Image: Wasp in amber
A parasitic wasp (Hymenopteran evaniidae) is trapped among spider webbing in 136 million-year-old amber.
updated 6/22/2006 2:39:35 PM ET 2006-06-22T18:39:35

A spider's orb web is one of the most impressive architectural feats in nature, capturing morning dew and insect meals with equal grace.

But webbing rarely stands the test of time, especially over millions of years, and researchers have few samples of ancient web to study.

Now, scientists have found a 136 million-year-old piece of amber encasing pieces of web and trapped insects. The finding helps fill in the gaps of the origin of orb webs, and also indicates predatory spiders likely played a role in the evolution of flying insects. The study is detailed in Friday's issue of the journal Science.

The hunk of amber, which was collected in Spain, contains 26 web strands with a mite, a wasp leg, and a beetle stuck to some of the thread by visible droplets of web "glue." Although these insects are extinct, their size and diversity match the type of prey caught in modern webs.

"The advanced structure of this fossilized web, along with the type of prey that the web caught, indicates that spiders have been fishing insects from the air for a very long time," said study co-author David Grimaldi of the American Museum of Natural History in New York.

The amber is the oldest known example of a web with trapped insects. Although only few pieces of the web remain, the arrangement of the preserved bits strongly suggests an orb web design.

Driving diversity
The orientation of the web indicates that it was strung between objects and hung in the air. The emergence of hanging spider webs might have influenced the evolution of flying insects.

For example, Grimaldi said, members of the family Lepidoptera, which includes moths and butterflies, are covered in scales that allow them to tumble out of sticky webs.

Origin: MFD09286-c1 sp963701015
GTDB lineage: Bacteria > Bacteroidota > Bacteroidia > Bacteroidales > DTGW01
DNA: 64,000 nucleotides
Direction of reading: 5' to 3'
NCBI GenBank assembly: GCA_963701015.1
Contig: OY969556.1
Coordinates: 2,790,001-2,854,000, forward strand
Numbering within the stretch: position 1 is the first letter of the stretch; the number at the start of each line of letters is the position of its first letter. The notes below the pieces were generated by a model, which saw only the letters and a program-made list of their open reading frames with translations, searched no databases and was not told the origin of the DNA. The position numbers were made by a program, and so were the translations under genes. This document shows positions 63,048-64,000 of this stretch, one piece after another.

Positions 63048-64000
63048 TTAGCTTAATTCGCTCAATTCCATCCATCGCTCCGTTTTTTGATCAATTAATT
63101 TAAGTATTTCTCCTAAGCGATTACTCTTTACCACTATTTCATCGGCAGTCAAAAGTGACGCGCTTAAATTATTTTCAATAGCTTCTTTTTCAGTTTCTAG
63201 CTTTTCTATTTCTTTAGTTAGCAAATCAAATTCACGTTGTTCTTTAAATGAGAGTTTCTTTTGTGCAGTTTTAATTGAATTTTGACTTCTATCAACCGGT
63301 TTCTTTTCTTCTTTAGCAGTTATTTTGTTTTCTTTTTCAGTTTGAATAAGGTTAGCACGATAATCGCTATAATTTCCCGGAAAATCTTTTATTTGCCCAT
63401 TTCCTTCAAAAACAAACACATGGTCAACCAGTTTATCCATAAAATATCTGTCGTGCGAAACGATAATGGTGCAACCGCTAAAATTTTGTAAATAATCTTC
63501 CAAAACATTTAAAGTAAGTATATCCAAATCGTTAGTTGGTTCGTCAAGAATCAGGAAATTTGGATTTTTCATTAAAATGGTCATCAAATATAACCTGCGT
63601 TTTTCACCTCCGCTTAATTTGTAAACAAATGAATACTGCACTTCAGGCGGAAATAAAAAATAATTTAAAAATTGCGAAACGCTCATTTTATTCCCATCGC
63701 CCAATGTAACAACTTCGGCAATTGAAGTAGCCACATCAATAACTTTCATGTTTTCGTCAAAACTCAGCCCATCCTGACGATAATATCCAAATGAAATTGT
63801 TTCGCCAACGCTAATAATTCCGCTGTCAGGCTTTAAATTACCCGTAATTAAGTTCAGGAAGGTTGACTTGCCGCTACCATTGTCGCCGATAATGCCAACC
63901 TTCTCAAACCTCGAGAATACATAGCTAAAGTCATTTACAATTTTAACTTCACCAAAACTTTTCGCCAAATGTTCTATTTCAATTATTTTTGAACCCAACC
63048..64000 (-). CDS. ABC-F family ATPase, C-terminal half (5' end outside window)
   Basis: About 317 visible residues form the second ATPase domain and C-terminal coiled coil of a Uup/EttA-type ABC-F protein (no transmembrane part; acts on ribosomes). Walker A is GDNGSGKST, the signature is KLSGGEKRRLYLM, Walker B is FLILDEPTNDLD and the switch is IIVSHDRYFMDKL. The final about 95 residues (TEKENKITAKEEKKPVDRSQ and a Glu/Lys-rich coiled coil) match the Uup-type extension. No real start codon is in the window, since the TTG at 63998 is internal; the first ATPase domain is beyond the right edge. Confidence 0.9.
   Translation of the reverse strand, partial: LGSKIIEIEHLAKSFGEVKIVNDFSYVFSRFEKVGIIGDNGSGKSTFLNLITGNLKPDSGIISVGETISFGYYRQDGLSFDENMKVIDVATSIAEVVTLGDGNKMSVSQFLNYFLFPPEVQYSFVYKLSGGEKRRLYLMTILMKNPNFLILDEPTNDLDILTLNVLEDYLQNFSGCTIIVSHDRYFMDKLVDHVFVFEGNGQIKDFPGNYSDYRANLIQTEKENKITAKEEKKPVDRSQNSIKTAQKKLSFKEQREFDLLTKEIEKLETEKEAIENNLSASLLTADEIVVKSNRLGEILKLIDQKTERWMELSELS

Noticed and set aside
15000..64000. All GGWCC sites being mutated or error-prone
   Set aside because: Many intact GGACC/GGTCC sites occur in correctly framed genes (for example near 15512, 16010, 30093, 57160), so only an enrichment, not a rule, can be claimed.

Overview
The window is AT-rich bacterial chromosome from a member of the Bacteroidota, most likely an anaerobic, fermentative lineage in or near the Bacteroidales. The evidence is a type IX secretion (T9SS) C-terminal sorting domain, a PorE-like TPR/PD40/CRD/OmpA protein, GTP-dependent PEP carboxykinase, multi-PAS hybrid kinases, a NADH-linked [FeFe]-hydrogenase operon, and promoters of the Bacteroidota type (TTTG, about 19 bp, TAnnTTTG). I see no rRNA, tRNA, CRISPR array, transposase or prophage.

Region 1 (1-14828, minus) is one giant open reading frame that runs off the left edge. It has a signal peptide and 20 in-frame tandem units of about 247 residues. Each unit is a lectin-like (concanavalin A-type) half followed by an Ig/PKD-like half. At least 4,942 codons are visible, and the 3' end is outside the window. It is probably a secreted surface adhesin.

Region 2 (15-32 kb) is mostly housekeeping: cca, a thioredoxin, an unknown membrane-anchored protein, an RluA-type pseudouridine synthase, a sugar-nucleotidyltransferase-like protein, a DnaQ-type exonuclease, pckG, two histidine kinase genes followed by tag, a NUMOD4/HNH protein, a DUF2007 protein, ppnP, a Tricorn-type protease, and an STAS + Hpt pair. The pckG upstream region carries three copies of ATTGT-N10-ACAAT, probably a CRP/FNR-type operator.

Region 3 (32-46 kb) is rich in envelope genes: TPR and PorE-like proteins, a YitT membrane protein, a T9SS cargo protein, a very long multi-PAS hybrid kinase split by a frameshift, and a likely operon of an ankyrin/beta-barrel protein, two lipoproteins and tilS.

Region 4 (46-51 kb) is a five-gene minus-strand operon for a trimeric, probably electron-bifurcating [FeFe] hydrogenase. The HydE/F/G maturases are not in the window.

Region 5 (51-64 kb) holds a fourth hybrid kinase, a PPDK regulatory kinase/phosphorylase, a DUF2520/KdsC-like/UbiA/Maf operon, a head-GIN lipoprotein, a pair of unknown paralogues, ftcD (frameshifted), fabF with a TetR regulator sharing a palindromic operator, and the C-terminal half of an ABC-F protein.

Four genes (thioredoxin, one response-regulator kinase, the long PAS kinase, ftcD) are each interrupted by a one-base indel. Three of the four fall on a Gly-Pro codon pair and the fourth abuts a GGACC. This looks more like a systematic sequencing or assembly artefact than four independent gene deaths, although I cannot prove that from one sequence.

"And it happens that Lepidoptera evolved around the same time that spiders produced these webs," Grimaldi told LiveScience.

The types of insects caught in the fossilized web are important pollinators today, and may have been darting from flowering plant to flowering plant when they were captured by the web. Agile, powerful fliers with good vision, such as bees, would also stand a better chance of avoiding webs, much as they do today. Small, weak flies or less nimble fliers would have been, and still are, more commonly ensnared.

Image: Two spider orb webs
Brent Opell (left) and Mark Chappell (right)
These two images show two examples of orb-web types. The image on the left shows the orb web of a deinopoid spider, Waitkera waitakerensis (Chamberlain) from Piha, New Zealand. The image on the right shows the orb web of an araneoid spider, Argiope trifasciata, from Palo Alto, Calif. Genetic analysis of the spiders indicates that they had a common origin.

How webs work
The finding sets the minimum age for the common ancestor of the two groups of spiders that weave orb webs, Araneoidea and Deinopoidea.

Because the two groups use different tricks to snag prey — Deinopoids create a Velcro-like surface to catch insects, while Araneoids cover their webbing with a sticky "glue" substance—scientists had long believed the orb web design was an example of convergent evolution, a process in which two organisms develop remarkably similar traits.

Along with the age of the amber fossil, genetic analysis of the two spider families, detailed in another paper in the same issue of Science, indicates a common origin for orb web design.

The protein building blocks that make up spider silk are of interest to other scientists and industry because of their remarkable strength, stretchiness, and toughness. Potential applications include better bandages, bulletproof fibers, aerospace tethers, and nets.

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